Prof Norm reminds us that:
Yesterday was the 25th anniversary of the attack on Halabja :
On March 16, 1988, 5,000 Kurds died in the city and 10,000 were injured after a seven-hour bombardment by Saddam Hussein’s jets and artillery. The population was blanketed with blood, nerve and blister agents in the worst chemical attack on a civilian population since the Second World War.
The poet Choman Hardi has written this poem, ‘Yek deqiqe bo Halabja’, to commemorate the dead. On her Facebook page she says that the poem is ‘dedicated to the memory of the victims who, because of circulating images of their mutilated bodies, seem to have disappeared from our consciousness as human beings, their value seems to be reduced to their victimhood.’
Like many readers of this blog, I was there on 15 February 2003, and I’ve never had cause to regret it. But I don’t share the self-righteous preening of tyrant-lovers like Andrew Murray, nor the slightly more forgivable solipsism of Laurie Penny (who at least has -or had- the excuse of youth). Even at the time, I was sickened by the refusal of the SWP, Galloway, Murray, etc to address the human rights issues and their systematic, deliberate, whitewashing of Saddam (Galloway, of course, being the most grovelling and egregious Saddam fan). A little later, their support for the fascistic gangs who were murdering Iraqi trade unionists alienated me once and for all. The subsequent degeneration of the Stop The War Coalition into a shrivelled Westphalian excuse-machine for vicious dictators and tyrants everywhere has only served to confirm my worst expectations.
Ian Taylor, an unrepentant marcher and anti-war campaigner, puts his finger (in the present issue of the New Statesman – no link presently available) on the central weakness of the ‘line’ of the SWP/Galloway leadership at the time, though he naively puts it down to a lack of political imagination rather than a lack of political will:
“In my opinion, what we needed more than anything else was an answer to the dilemma of what should have been done about Saddam Hussein and the appalling human rights abuses that were undoubtably that were undoubtably going on inside Iraq. Questions about this came up a great deal at public meetings, when leafletting the high street and in letters to local and national newspapers from supporters of the war. When asked about Iraq now, Blair always plays this card because he knows that opponents of the war don’t have an answer to it. If being on the left means anything, it ought to mean standing up for the oppressed. It shouldn’t have been beyond the wits of those speaking for the movement to have woven an answer to the problems of human rights abuses by non-western regimes into the fabric of their anti-imperialist principles. My view is that, just as we had weapons inspectors in Iraq, we should also have had human rights inspectors there. That would have done a lot to wrong-foot Blair et al.”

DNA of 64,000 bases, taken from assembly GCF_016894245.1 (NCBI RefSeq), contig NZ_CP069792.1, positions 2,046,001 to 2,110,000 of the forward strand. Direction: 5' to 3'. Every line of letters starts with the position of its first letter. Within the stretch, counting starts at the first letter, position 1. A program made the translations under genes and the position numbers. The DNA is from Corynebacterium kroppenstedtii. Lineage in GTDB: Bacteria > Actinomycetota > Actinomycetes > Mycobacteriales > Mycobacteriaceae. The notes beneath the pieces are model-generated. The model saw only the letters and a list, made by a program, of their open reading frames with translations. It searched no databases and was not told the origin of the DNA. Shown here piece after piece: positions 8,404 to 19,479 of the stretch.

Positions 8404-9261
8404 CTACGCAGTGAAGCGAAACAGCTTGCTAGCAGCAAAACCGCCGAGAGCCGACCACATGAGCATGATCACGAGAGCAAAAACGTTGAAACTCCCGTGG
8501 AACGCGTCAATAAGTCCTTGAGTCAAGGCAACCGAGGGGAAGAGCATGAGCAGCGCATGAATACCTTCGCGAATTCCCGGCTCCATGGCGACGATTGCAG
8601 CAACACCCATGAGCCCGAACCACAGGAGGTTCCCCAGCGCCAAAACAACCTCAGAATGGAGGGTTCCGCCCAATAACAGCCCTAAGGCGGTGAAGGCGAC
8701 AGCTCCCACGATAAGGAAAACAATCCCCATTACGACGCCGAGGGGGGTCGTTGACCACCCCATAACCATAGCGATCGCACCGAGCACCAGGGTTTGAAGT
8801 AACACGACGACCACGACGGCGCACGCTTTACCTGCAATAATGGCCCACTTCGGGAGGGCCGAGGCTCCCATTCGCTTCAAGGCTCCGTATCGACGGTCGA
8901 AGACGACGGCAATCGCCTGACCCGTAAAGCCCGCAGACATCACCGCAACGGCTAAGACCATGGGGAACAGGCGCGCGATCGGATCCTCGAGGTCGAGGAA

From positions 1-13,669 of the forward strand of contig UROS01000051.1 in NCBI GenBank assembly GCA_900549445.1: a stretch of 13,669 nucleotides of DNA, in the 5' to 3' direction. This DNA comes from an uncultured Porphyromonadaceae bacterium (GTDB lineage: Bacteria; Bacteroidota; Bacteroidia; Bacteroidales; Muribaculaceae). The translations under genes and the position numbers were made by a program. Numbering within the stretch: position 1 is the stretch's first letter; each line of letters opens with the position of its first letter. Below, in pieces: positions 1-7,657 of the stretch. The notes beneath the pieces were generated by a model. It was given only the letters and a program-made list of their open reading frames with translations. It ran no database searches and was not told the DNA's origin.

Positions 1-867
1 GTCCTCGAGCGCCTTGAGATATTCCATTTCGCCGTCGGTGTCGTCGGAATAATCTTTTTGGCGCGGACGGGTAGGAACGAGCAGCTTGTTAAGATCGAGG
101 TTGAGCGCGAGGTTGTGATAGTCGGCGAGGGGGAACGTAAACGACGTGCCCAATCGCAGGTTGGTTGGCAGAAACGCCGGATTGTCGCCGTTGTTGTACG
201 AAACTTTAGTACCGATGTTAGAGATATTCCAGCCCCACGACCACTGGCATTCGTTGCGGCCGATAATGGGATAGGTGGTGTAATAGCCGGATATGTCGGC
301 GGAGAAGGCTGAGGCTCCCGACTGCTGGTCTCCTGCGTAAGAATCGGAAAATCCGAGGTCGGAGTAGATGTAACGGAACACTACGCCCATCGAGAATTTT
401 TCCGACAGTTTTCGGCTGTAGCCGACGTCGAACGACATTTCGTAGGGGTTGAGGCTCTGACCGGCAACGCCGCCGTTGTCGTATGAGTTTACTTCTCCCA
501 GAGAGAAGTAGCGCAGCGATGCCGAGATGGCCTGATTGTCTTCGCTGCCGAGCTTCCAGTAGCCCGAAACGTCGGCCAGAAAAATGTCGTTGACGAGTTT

I can remember stumbling across the following searingly honest ’Letter to an unknown Iraqi’ that pretty much summed up my own feelings at the time. I circulated it on the local Stop The War email list, where it didn’t go down terribly well as I recall:
The Urge to Help; The Obligation Not To
By Ariel Dorfman (February 28, 2003)
I do not know your name, and that is already significant. Are you one of the thousands upon thousands who survived Saddam Hussein’s chambers of torture, did you see the genitals of one of your sons crushed to punish you, to make you cooperate? Are you a member of a family that has to live with the father who returned, silent and broken, from that inferno, the mother who must remember each morning the daughter taken one night by security forces, and who may or may not still be alive? Are you one of the Kurds gassed in the north of Iraq, an Arab from the south displaced from his home, a Shiite clergyman ruthlessly persecuted by the Baath Party, a communist who has been fighting the dictatorship for long decades?
Whoever you are, faceless and suffering, you have been waiting many years for the reign of terror to end. And now, at last, you can see fast approaching the moment you have been praying for, even if you oppose and fear the American invasion that will inevitably kill so many Iraqis and devastate your land: the moment when the dictator who has built himself lavish palaces, the man who praises Hitler and Stalin and promises to emulate them, may well be forced out of power.
What right does anyone have to deny you and your fellow Iraqis that liberation from tyranny? What right do we have to oppose the war the United States is preparing to wage on your country, if it could indeed result in the ouster of Saddam Hussein? Can those countless human rights activists who, a few years ago, celebrated the trial in London of Chilean Gen. Augusto Pinochet as a victory for all the victims on this Earth, now deny the world the joy of seeing the strongman of Iraq indicted and tried for crimes against humanity?